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07-06-2014, 05:21 PM   #1
lordmango
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 Brewing on a single 3-phase 16 amp circuit?

Hi there, guys!
This is my first post on this forum, and one of the first posts on brewing-forums in general.

I've been concidering building a single tier HERMS brewery-setup kinda thing.
Since I live here in Norway, all we have is 230V. I've been looking for ways to get the most amount of power without having to drag extension cords all over my house.
In my fusebox, most circuits have a 10 amp fuse, except for the only 3-phase outlet in the house, which has a 16 amp fuse.

From what I've seen, most single phase circuits simply use 2 leads + earth from the main power cable into the house.
I've been thinking about this, and come up with this idea: Build a separate fusebox wish a 3-phase inlet, with a main circuit breaker which then extends to 3 10 amp, single phase, circuit breakers. Wiring the whole thing up like this: 1+2, 1+3 and 2+3. This way, I can pull about 8Amps on each circuit without the 10Amp or the main 16amp fuse blowing out.

Then again with 8 Amps, as far as I'm able to think, would result in possibly 1840W on each circuit of available power if all 3 circuits are used.
If I skip the 10 Amp fuses, and use 16 amp for each circuit, it'd give me the opportunity to use all 3 at 8Amps, or a single one at 16 Amps, which again should be about 3680W.

I've asked around on the forums here in Norway, and they say I should calculate the max available power on my 3-phase outlet like this: 230V x 16A x(sqr root of 3= 1,7....), which is 6256W.
Why is it that this gives 6256W when 230Vx8Ax3 gives 5520?

What would be the correct way to wire this up to get the max amount of available power to the brewery?
Does this electrical diagram look like something that could be done?

The Idea is simply: circuit 1 is connected to heating elements both in the boil kettle and HLT. Only one of the heating elements will be active at once.
Same with circuit 2.
Circuit 3 is for the control panel, pumps and a single heating element in the boil kettle at about half the size as the rest.

Any inputs/ideas would be greatly appreciated.

Best regards, LordMango

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07-06-2014, 07:30 PM   #2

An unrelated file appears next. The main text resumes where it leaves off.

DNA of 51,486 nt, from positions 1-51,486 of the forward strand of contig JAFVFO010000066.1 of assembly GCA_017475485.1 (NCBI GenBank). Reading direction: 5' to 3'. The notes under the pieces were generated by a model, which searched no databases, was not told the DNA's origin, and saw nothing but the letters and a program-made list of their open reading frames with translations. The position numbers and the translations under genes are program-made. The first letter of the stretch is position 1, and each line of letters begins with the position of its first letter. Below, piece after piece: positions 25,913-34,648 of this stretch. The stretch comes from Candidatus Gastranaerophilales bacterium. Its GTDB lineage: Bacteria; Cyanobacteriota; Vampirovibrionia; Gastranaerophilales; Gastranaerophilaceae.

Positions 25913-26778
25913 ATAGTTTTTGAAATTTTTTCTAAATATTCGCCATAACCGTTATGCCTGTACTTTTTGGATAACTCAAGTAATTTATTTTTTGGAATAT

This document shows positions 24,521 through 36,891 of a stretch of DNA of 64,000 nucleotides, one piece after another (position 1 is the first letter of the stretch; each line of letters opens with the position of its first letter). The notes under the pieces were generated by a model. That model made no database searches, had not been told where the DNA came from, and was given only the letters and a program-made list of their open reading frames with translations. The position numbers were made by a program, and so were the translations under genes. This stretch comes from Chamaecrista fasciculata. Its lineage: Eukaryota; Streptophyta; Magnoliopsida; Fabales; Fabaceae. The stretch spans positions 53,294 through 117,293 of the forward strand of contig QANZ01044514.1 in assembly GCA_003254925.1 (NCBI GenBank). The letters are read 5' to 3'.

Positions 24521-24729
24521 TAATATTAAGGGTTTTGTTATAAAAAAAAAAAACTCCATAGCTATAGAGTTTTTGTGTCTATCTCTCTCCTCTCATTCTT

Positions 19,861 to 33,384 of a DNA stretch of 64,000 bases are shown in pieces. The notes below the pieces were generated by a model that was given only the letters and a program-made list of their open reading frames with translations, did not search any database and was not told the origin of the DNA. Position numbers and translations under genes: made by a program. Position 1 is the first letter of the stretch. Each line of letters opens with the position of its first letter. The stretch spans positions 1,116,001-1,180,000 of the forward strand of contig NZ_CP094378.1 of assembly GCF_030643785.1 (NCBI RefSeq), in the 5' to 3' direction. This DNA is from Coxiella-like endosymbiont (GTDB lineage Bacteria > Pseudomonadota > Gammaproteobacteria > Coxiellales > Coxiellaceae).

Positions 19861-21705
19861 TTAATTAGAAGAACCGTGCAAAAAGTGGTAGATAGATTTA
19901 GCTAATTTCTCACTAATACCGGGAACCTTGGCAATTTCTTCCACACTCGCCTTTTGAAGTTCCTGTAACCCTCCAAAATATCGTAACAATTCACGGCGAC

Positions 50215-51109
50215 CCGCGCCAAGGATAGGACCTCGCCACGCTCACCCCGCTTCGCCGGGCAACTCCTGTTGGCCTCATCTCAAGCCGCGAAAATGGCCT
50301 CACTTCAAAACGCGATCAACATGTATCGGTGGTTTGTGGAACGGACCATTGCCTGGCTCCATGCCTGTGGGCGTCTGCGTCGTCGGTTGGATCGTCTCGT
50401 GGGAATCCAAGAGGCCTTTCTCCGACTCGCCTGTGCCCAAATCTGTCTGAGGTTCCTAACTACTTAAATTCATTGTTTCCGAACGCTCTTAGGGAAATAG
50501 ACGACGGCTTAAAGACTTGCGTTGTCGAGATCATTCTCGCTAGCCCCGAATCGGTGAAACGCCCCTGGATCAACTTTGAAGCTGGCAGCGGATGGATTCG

Creepersale
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Nk

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07-06-2014, 07:37 PM   #3
lordmango
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Quote:
 Originally Posted by Creepersale Nk
Uhm.... what...?
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07-07-2014, 02:13 AM   #4
P-J
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Just a note for you. Your diagram is not visable. Way to small and not readable....

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07-07-2014, 08:09 AM   #5
Protto
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Your available current on the 10A circuits will be more like 16A(from each tree phase leg) / 1.73 = 9.25A.

That gives you 9.25A X 230V = 2127.5W on each 10A circuit, resulting in a total of 6382.5W (3 x 2127.5W) drawn from your 16A three phase breaker.
The current in each of the three phases will be (if you pull the same 2127.5W from each of the tree 10A circuits): 9.25A x 1.73 = 16.002A or ((3 x 2127.5W) / 230V) / 1,73 = 16.04A

Makes sense?

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07-07-2014, 09:14 AM   #6
lordmango
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My bad, P-J. The site I uploaded the picture to shrinked it bigtime without telling me...

Protto, now I understand a bit more about the amps and stuffs like that.
In my head, a 16 amp leg split in 2, would give 8 amps on each, but your maths is probably alot more accurate.
From my earlier calculations, I was worried I couldn't use a 2KW heating element, but with yours it seems to be no problem at all.

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